The B3 offers a brilliant entry-level option into LG's 2023 OLED TV lineup. With an excellent quality picture that punches well above its weight, great gaming performance and a now competitive price, the B3 is a winner. Sadly, a lacking sound system and slightly flawed design detract from what otherwise could've been 2023's ultimate sleeper hit.
Excellent picture quality
Great gaming performance
Entry-level price for OLED
Lacking sound system
Stand feels cheap
Only two 2.1 HDMI ports
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LG B3: Two-minute review
The LG B3 continues a trend that LG has followed for years by providing a great-quality, more affordable OLED TV choice. Upon its release in April 2023, the LG B3 was not the best value set on the market, being roughly $100 cheaper than the step-up entry in LG’s 2023 OLED range, the LG C3, but with clear reduction in features and performance. Since then, B3 prices have dropped to a more reasonable level, putting space between it and more mid-range OLEDs.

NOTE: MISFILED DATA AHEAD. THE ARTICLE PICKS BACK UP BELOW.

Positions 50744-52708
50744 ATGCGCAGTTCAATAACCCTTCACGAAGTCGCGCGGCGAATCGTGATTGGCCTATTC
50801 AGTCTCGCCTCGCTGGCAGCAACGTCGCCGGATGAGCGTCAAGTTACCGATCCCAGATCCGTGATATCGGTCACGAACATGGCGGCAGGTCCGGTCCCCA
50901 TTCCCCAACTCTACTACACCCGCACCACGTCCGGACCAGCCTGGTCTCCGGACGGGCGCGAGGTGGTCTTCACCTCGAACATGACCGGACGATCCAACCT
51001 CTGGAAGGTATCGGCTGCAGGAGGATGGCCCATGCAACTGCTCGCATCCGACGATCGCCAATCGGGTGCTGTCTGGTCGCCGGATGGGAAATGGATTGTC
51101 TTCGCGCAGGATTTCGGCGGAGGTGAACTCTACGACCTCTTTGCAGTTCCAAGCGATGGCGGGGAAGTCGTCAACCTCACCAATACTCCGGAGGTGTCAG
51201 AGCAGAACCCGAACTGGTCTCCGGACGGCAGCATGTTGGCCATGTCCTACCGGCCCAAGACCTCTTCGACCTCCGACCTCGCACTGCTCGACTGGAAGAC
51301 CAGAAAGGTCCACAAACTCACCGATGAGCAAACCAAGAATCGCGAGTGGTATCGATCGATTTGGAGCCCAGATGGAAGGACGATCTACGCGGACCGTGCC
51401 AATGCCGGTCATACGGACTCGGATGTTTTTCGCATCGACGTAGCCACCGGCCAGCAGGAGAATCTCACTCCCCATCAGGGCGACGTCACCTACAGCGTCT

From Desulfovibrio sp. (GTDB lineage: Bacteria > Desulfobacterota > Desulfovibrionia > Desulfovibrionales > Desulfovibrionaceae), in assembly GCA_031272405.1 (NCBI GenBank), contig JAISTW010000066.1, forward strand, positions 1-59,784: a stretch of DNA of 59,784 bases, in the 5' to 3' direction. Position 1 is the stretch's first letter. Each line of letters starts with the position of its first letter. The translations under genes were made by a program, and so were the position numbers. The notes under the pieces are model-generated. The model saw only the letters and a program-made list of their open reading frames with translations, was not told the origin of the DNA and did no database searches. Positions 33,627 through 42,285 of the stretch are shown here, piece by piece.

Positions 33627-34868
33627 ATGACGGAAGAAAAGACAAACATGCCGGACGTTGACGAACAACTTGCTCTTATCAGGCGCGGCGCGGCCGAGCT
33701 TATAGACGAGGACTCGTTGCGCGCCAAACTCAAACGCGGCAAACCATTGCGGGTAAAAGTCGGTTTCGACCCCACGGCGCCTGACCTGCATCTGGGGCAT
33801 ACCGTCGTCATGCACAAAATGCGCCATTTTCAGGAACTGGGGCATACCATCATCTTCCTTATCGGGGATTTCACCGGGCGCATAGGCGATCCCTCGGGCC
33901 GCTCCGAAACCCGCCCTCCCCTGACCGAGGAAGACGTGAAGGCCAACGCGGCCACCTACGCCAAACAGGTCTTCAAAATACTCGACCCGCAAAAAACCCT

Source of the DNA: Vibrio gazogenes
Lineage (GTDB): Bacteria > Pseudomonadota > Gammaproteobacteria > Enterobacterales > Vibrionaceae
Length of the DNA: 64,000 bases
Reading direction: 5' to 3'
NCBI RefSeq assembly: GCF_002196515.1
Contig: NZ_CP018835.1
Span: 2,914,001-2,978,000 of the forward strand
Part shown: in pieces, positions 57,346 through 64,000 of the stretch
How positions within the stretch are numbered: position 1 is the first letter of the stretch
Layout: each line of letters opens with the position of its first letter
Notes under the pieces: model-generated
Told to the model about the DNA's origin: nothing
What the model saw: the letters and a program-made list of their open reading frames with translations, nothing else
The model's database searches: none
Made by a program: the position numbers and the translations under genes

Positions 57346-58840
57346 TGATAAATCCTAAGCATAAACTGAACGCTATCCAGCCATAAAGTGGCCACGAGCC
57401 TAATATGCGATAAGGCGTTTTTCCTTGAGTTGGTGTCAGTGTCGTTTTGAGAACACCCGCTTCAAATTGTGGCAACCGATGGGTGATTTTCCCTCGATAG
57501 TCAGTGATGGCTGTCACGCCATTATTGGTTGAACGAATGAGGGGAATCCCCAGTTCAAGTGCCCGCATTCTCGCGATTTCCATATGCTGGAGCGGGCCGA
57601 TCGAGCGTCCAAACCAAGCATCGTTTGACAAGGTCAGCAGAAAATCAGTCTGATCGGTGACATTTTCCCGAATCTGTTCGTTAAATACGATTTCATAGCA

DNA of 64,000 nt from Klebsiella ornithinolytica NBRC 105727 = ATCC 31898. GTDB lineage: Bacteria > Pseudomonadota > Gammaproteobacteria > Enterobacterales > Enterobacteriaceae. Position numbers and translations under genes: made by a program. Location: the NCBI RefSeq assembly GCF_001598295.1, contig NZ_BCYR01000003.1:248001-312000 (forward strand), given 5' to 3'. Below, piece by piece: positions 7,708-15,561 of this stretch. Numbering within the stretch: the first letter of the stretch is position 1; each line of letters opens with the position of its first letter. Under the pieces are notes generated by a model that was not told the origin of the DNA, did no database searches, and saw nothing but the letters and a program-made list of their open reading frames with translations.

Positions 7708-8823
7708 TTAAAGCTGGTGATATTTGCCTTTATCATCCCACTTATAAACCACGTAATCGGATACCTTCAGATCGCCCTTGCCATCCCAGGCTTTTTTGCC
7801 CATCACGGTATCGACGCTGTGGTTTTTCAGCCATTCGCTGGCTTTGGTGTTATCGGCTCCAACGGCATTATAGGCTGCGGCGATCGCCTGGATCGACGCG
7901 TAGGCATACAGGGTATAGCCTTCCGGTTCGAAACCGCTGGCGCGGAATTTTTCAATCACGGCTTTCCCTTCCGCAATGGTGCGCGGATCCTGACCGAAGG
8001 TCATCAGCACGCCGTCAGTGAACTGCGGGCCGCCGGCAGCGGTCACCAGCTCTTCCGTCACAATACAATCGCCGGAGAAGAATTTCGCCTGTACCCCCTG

Although the LG B3 does not feature the Micro Lens Array tech adopted by the LG G3, or even the Evo panel in the LG C3, its picture quality is nothing short of superb – something you’d expect from an OLED TV. Vibrant colors, deep black levels and great contrast mean the B3 has a picture that surprisingly rivals the C3 and even holds its own against the G3, which is one of the best TVs available in 2023.